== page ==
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The Inspections Division

The Inspections Division assesses Department programs and activities and makes recommendations to decisionmakers for improvements in Department programs, policies, and procedures.



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Inspections Division

Overview & Highlights

The Inspections Division (Division) provides the Inspector General with an alternative mechanism to traditional audit and investigative techniques to assess Department of Justice (Department) programs and activities. The Division conducts analyses and makes recommendations to decisionmakers for improvements in Department programs, policies, and procedures. The Division's strength lies in its multidisciplinary workforce and the ability to quickly address diverse issue areas. In addition to assessing Department programs, the Division also conducts special reviews—assignments requiring immediate action—that are generally initiated at the request of senior Department management or by Congress.

During this reporting period, the Division conducted a critical analysis of the Immigration and Naturalization Service's (INS) enforcement efforts to remove aliens who remain illegally in this country after their visas expire, assessed the extent of the VISA purchase card use and identification of barriers to increased card use by Department employees, and worked with the Office of Justice Programs (OJP) in its implementation of the Violent Offender Incarceration and Truth-In-Sentencing Incentive Grant Program.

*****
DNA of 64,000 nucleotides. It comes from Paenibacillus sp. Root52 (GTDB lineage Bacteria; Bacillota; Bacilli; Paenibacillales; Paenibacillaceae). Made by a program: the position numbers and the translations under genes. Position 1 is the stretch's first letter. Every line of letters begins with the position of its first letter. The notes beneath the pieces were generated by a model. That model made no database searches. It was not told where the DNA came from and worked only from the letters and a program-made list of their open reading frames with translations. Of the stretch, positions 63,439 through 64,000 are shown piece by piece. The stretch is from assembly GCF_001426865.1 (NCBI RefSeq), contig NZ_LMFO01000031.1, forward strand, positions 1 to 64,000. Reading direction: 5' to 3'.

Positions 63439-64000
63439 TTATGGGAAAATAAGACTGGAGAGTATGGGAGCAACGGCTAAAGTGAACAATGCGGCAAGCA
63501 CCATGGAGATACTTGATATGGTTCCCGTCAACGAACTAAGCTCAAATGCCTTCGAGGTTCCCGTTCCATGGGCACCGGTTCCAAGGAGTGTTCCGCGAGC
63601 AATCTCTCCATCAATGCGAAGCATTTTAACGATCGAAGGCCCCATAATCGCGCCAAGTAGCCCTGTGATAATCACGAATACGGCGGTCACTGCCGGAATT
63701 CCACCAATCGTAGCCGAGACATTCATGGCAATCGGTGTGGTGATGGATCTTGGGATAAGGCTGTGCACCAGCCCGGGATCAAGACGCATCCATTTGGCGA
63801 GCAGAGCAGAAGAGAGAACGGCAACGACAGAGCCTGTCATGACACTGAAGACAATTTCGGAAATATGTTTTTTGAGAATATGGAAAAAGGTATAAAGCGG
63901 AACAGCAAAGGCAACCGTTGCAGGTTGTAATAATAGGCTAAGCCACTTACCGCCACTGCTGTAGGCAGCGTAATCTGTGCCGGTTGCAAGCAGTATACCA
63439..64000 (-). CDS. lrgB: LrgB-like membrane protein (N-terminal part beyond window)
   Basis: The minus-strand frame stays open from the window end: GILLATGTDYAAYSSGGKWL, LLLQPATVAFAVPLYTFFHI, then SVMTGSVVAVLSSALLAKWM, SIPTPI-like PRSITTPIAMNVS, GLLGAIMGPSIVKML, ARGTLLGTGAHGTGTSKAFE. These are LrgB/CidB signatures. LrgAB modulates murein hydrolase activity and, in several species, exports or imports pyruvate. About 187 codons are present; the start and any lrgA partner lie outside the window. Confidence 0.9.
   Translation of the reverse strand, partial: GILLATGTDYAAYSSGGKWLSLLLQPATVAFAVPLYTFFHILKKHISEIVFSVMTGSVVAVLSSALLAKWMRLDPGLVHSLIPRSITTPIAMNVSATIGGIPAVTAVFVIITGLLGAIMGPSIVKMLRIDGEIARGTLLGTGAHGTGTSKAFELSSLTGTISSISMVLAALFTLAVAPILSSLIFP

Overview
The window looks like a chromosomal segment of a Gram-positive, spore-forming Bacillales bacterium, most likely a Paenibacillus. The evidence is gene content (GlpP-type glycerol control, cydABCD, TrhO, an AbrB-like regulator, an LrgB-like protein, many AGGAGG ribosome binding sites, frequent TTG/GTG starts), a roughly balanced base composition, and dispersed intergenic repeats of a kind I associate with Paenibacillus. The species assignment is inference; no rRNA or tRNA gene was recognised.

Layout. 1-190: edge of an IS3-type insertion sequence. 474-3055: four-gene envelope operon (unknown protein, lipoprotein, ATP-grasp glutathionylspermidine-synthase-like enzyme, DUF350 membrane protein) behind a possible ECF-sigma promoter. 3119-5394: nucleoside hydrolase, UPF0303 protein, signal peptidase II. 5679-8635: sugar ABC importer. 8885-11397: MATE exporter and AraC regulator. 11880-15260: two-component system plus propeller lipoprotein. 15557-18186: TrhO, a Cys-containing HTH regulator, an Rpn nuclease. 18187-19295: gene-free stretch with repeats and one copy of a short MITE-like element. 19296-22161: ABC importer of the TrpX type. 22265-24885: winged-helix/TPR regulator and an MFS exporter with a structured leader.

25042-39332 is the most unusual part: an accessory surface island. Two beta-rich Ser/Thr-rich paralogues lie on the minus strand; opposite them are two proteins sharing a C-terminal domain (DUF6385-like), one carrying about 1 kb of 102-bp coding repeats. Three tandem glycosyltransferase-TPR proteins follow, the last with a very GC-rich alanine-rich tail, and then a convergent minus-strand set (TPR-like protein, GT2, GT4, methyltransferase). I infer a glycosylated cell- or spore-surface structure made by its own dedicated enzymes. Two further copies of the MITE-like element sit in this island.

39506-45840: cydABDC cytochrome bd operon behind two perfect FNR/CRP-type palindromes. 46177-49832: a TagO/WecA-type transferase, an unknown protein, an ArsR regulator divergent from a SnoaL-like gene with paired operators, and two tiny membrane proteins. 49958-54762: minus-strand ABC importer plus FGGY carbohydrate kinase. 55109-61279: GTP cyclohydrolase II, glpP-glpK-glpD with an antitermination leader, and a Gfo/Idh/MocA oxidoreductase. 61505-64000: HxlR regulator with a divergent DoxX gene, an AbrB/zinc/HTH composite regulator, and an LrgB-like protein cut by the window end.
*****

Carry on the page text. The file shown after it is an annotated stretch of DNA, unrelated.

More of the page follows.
Significant Inspections

INS' Monitoring of Nonimmigrant Overstays

In our continuing effort to address illegal immigration issues, we conducted an assessment of INS' monitoring of nonimmigrant overstays. The review was based on nonimmigrant information and enforcement activities for Fiscal Years (FYs) 1992 through 1996.

Our inspection found that INS does not have a specific overstay enforcement program to effectively identify, locate, apprehend, and remove overstays. Although the overstay population is estimated to be about 2 million, with annual increases of 125,000, only about 10,000 overstays were apprehended and about 5,000 deported in FY 1996. We also found that INS' primary information system on nonimmigrants—Non-immigrant Information System (NIIS)—was not producing reliable individual or aggregate overstay data and that it had not produced reliable data on the number of overstays by country of origin since FY 1992. By design, NIIS captures information on only about 10 percent of nonimmigrant entries into the United States. Further, the data on nonimmigrants tracked in NIIS is incomplete and unreliable.


The Washington Times Friday, September 5, 1997


 

Based on these findings, we determined that INS is unable to meet its statutory responsibilities under the Visa Waiver Pilot Program (VWPP). The VWPP permits persons from designated countries to enter the United States without obtaining a visa. In FY 1995, over 10 million nonimmigrants entered the


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Significant Inspections

United States under this program. By law, a country must maintain a low overstay rate to remain in the VWPP. Because INS' overstay estimates are too unreliable to be used as evidence, INS has stopped disqualification procedures based on high overstay rates.

To address report weaknesses, we recommended that INS correct deficiencies in NIIS and develop an interior enforcement strategy that effectively addresses the growing overstay population.

Use of the VISA Purchase Card in the Department

Since 1989, the Department has participated in the General Services Administration's Governmentwide Commercial Credit Card Services Program.  Use of the VISA purchase card provides a more efficient and less costly method of procurement than traditional methods such as purchase orders. At the request of the Assistant Attorney General for Administration (AAG/A), we reviewed the Department's VISA purchase card program to determine the extent of VISA card use, identify barriers to increased use, and assess the program's internal controls.